Being in the seat I’m in here, I get a unique perspective on the GMC community — why folks are interested in the GMC, why they have them and what they expect from them. I also remember the day that I found cheesecake didn’t taste the way I thought it would so in writing these thoughts down, I also need to remember its entirely possible that many of you out there have already thought of much that I might say. While its true new ideas are discovered every day, its also very true that many ideas have already been adopted, exploited, topped out and are again coming around — kinda like rediscovering cotton clothes are fashionable. Keeping all of this in mind, I’d like to discuss what may be a possible direction for the future of the GMC and the community of those interested in its future.
Lately, the rising cost of fuel seems to start every conversation. So when is it that something like how much it costs to fill up your fuel tank becomes more important that how much air is in the tires anyway? Callers ask if our business is being affected by “the fuel crunch”? Being in a position of being booked for 2 years with renovations, in our rotation, impact of such a situation will lag the day a bit. Even at that though, I have seen some issues arise from this “fuel thing”.
Some folks have contacted me looking to put their coach up for sale, their reasoning is sound in that their use of the coach was marginal and in an effort to consolidate their holdings, they have decided that owning something like a motorhome has become more of a liability than an asset. This is sound logic which developes from the amount of usefulness a GMC is in their lifestyle. The cost of fuel did not break them but rather gently nudged them over the line. There are some pretty fair buys right now in the market
Then I get a call from someone interested in a GMC reasoning that at 10 MPG, it’s much less that anything else they could buy in the RV industry. To put this in perspective, feel bad for that poor guy that thought he would reach his driving “nirvana” owning an H2 or an Excursion or one of those other behemoth road rollers , they are many times not getting the mileage that a loaded GMC gets– they actually weigh much less and carry much less to boot!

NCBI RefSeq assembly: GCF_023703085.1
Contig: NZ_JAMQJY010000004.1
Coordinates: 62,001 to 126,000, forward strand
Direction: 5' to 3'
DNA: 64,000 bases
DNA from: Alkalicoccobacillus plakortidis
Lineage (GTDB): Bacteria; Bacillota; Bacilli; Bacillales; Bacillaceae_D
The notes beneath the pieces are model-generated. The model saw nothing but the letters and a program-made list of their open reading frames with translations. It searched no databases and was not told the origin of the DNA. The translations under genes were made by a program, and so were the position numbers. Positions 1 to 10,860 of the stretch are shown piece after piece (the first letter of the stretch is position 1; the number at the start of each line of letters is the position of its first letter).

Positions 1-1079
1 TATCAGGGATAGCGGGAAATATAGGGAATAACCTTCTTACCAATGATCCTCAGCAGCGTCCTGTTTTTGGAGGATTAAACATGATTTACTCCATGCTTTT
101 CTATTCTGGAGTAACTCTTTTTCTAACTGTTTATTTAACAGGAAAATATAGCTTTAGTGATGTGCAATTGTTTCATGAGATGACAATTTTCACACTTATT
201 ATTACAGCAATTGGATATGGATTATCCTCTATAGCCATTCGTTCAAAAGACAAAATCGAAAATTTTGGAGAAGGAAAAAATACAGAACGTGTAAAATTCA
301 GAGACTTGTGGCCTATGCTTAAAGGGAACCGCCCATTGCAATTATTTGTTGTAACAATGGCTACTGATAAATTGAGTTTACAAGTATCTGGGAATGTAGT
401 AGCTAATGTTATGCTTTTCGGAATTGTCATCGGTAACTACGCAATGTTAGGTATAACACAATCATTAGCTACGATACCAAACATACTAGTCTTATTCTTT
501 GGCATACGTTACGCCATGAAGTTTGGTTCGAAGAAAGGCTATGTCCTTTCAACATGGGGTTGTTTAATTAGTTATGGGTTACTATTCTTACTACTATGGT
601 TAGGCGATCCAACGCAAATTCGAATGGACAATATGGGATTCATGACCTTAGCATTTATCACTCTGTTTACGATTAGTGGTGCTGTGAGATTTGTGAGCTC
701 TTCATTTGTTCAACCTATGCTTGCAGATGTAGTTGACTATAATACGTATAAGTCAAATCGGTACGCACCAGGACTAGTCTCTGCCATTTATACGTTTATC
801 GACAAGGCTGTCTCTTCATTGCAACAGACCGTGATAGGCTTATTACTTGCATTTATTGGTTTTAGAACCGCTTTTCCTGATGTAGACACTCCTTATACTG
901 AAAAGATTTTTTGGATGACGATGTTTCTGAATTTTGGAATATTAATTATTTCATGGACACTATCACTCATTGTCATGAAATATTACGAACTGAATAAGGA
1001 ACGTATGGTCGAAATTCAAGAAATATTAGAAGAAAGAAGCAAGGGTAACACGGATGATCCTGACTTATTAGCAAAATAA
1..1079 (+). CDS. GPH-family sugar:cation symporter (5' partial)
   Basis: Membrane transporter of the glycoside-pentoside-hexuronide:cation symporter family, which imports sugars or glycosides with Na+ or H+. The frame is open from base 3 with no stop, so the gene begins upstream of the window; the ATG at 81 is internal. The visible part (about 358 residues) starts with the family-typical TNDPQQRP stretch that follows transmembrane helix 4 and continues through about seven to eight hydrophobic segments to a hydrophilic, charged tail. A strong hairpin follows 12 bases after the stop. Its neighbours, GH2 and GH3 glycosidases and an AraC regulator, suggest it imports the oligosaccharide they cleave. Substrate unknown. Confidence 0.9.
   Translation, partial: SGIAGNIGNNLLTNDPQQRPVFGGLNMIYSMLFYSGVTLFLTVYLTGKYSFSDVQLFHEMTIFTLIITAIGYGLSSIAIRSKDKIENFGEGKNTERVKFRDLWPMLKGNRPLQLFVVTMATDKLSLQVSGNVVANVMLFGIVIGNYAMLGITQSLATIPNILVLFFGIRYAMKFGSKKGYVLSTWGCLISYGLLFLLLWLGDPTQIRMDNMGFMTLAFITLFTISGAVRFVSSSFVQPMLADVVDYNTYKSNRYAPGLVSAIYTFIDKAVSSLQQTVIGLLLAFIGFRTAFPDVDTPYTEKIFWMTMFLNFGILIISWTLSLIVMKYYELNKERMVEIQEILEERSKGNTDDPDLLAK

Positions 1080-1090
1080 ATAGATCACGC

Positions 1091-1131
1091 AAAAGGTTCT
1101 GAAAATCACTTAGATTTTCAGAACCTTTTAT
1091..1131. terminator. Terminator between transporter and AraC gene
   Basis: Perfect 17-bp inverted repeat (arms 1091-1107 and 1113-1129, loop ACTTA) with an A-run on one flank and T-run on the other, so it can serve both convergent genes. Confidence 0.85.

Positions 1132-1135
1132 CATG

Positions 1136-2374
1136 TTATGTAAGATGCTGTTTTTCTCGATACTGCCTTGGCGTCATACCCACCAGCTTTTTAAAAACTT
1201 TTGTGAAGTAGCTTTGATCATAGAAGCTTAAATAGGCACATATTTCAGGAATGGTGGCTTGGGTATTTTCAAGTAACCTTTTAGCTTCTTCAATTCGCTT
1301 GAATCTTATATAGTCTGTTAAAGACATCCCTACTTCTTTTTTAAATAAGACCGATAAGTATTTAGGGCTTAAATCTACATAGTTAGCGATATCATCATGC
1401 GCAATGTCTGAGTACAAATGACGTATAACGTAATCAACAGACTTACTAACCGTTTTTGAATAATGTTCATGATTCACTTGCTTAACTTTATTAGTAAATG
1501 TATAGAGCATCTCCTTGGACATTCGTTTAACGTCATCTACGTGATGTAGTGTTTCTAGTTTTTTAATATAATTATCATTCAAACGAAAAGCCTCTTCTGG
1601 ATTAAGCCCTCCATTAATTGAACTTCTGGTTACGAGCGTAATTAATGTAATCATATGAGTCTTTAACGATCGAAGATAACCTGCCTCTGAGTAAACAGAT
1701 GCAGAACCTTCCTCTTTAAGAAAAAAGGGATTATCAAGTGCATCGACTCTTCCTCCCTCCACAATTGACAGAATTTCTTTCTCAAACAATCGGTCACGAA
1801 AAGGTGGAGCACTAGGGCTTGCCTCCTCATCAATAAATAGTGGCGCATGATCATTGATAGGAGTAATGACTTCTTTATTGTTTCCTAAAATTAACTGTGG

I have calls from club members anguishing about spending the fuel they use in supporting their club by making the rallies. Are you kidding, I’m a member of 4 clubs, I could not make all the rallies even when fuel was less than $2 a gallon. Yes, I agree, the fuel cost situation will effect rally participation and because of this, its something we need to look at and be proactive on.
I don’t see fuel prices impact the actual buying and selling of classic vehicles like the GMC as much as I see it effect their intended use. I don’t see as many people saying “Hey, lets burn through a tank of fuel and give the old girl some exercise”. No, I think there will need to be more reason to stoke up the fire in a GMC. It seems that there will be less redundant traveling, people will need to plan their activities and make the most of the fuel dollar invested. As far a club participation goes in the future, the total cost of getting out on the road has brought participating in such events prohibitive at the level we have seen. In the past, many people have hit a string of rallies making a long trip crisscrossing the country in their coach. I have done my best to support the club scene and make as many rallies as possible. Me feeling has been supporting the GMC community was a prime directive in that it is my only target market. The GMC is very important to me of course and I want to do all I can to support the community and maybe that is why we’re here right now having this conversation.